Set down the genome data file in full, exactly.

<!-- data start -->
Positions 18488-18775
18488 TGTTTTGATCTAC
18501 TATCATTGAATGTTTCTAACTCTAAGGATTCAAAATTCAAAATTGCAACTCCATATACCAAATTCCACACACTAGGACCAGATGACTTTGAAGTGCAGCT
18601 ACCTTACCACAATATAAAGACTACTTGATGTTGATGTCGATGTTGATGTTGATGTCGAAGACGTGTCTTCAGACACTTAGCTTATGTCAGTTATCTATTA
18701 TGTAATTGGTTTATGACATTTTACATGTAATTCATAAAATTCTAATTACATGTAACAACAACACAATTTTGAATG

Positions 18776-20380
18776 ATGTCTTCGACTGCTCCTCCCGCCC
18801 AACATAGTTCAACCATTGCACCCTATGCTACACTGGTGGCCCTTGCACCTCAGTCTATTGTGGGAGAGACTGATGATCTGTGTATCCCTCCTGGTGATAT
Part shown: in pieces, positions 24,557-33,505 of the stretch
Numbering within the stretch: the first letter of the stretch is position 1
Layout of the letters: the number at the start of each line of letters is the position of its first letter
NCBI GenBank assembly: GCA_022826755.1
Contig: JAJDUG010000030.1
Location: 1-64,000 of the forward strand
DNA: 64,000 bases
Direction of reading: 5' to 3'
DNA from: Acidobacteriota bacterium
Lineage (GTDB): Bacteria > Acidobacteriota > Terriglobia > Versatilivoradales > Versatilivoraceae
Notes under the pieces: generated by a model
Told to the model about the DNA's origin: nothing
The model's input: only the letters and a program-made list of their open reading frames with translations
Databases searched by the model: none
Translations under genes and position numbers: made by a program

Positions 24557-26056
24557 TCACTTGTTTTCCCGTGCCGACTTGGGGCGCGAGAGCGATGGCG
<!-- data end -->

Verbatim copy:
Positions 18488-18775
18488 TGTTTTGATCTAC
18501 TATCATTGAATGTTTCTAACTCTAAGGATTCAAAATTCAAAATTGCAACTCCATATACCAAATTCCACACACTAGGACCAGATGACTTTGAAGTGCAGCT
18601 ACCTTACCACAATATAAAGACTACTTGATGTTGATGTCGATGTTGATGTTGATGTCGAAGACGTGTCTTCAGACACTTAGCTTATGTCAGTTATCTATTA
18701 TGTAATTGGTTTATGACATTTTACATGTAATTCATAAAATTCTAATTACATGTAACAACAACACAATTTTGAATG

Positions 18776-20380
18776 ATGTCTTCGACTGCTCCTCCCGCCC
18801 AACATAGTTCAACCATTGCACCCTATGCTACACTGGTGGCCCTTGCACCTCAGTCTATTGTGGGAGAGACTGATGATCTGTGTATCCCTCCTGGTGATAT
Part shown: in pieces, positions 24,557-33,505 of the stretch
Numbering within the stretch: the first letter of the stretch is position 1
Layout of the letters: the number at the start of each line of letters is the position of its first letter
NCBI GenBank assembly: GCA_022826755.1
Contig: JAJDUG010000030.1
Location: 1-64,000 of the forward strand
DNA: 64,000 bases
Direction of reading: 5' to 3'
DNA from: Acidobacteriota bacterium
Lineage (GTDB): Bacteria > Acidobacteriota > Terriglobia > Versatilivoradales > Versatilivoraceae
Notes under the pieces: generated by a model
Told to the model about the DNA's origin: nothing
The model's input: only the letters and a program-made list of their open reading frames with translations
Databases searched by the model: none
Translations under genes and position numbers: made by a program

Positions 24557-26056
24557 TCACTTGTTTTCCCGTGCCGACTTGGGGCGCGAGAGCGATGGCG